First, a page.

Category Archives: Fashion

Read this article and put it into practice for job winning and making every project (or relationship) better.

When Inc.  delivered this trending article, we clicked. We decided the techniques suggested in Your Resume Is a Waste of Time: 8 Better Ways to Get Hired for the Job You Want could work to cause a win in just about any endeavor. Click the title to read this brief but powerful article by Jeff Haden. Here is Haden’s quick list but what is succinctly written on each item is deep and meaningful. If you need more motivation, there is a direct link to a 1 minute and 8 second YouTube clip of I am the one who Knocks!” from Breaking Bad.

1. Find the company you want to work for.

2. Really know the company.

3. Determine how you will make an immediate impact in the role.

4. Don’t just tell. Show.

5. Use a referral as a reinforcement.

6. Be the one who knocks.

7. Assert yourself.

8. Ask for the job.

We don’t know why but we keep seeing this list working for so many things. Try it with winning the job but before you do, quickly use the list in a few other scenarios. Let’s say raising children. Here are a few of our thoughts.

1. Find the company you want to work for. This is where you determine the type of children you would like to raise. Who are they and how do they impact the world?

2. Really know the company. This is where you love and honor said children for their unique mission. Can you see how this list bleeds over into creating a fabulous marriage?

3. Determine how you will make an immediate impact in the role. This is where you figure out how you can serve and add value to each child’s life.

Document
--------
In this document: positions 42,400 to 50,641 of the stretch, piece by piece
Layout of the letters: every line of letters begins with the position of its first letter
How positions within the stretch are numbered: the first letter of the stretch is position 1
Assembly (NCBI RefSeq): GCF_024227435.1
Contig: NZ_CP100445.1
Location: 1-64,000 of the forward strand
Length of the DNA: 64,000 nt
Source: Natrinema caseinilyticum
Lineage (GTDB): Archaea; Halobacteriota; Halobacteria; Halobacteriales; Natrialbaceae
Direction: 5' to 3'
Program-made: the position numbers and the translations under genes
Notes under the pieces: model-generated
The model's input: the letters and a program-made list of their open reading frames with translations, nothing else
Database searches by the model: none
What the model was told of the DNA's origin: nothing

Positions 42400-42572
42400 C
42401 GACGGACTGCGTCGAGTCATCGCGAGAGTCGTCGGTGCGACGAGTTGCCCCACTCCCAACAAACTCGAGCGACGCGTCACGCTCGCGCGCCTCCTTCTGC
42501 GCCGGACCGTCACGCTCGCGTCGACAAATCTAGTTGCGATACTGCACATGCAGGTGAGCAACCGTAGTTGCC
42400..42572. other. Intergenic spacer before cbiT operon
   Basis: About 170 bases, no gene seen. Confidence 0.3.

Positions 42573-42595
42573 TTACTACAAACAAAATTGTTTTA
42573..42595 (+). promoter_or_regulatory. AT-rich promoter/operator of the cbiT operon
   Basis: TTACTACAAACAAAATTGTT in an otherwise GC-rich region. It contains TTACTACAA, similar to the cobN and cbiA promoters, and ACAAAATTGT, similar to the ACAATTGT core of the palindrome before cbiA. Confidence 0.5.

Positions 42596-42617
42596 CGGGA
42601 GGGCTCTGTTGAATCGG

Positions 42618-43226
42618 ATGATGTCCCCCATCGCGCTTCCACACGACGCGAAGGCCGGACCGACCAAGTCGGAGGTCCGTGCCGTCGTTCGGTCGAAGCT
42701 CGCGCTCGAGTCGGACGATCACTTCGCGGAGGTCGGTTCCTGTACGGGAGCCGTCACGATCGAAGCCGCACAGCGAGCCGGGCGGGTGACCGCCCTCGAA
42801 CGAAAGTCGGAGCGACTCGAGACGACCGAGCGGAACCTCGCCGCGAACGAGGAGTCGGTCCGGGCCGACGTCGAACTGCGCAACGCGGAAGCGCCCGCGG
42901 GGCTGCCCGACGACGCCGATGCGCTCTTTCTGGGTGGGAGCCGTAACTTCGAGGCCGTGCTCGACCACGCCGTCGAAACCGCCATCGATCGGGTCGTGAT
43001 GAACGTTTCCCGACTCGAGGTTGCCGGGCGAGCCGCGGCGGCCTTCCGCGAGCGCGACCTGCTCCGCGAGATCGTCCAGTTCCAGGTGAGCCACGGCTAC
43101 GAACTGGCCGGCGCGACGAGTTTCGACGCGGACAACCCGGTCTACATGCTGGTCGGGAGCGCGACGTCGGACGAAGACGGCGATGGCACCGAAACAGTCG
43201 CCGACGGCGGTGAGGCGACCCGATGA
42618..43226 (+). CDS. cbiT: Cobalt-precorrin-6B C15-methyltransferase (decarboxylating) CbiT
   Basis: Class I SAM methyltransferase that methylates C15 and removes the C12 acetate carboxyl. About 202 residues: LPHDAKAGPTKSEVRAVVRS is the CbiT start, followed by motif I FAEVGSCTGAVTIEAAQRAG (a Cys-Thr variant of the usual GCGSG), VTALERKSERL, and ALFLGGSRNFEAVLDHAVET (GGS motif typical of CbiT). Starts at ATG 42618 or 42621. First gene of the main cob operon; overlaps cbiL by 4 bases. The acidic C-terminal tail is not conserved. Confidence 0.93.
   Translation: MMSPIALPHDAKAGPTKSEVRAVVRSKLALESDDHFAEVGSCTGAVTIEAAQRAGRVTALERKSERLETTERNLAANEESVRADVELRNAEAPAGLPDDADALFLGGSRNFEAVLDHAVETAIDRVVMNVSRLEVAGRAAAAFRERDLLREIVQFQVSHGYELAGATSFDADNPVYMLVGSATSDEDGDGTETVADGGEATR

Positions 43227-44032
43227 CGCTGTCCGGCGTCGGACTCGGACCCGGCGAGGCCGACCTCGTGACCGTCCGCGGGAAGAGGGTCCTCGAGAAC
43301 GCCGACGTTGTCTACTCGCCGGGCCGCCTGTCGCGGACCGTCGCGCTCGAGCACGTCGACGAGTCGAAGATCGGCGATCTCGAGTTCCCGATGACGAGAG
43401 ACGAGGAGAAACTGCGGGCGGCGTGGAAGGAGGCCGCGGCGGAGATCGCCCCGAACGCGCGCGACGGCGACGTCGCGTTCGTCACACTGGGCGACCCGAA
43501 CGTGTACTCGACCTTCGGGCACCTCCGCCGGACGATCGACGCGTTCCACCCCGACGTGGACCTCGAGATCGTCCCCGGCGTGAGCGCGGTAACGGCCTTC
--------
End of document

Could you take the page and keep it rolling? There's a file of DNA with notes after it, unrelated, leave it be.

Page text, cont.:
4. Don’t just tell. Show. Enough said.

5. Use a referral as a reinforcement. This is about staying current and knowing what matters to others. Have you ever seen the flash of joy and “connectivity” when you see a small child wearing a Super Hero or Elmo shirt and speak aloud, “Elmo”?  It is like you have performed magic. You know “the One”. You know what is “Top of Mind”. You care.

6. Be the one who knocks. This is “going first”, “being brave enough to make a difference”, and it assumes correctly that it is not easy for a child to express their feelings – just like an entrepreneur who has unwillingly become a temporary Hiring Manager may not be truly sure who or how to hire.

7. Assert yourself. When you have carefully done 1 through 8, you are ready to trust that your parenting is in the best interest of all parties…so you can trust yourself and your decisions for those little lives.

8. Ask for the job. This is when you truly discuss with a child that we each have a roll to play in the family.

Your turn…how do you think these 8 would work for planning a career, planting a garden or climbing a mountain?

1. Find the mountain you want to climb.

2. Really know the mountain…

 

 

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Joshua Katcher of Brave GentleMan…

Wake up and smell the apple leather…. or orange citrus based fibers…

Remember, our dear graduates, Tencel? We have “the bag” and marketing campaign because we believed in responsible fashion from the beginning .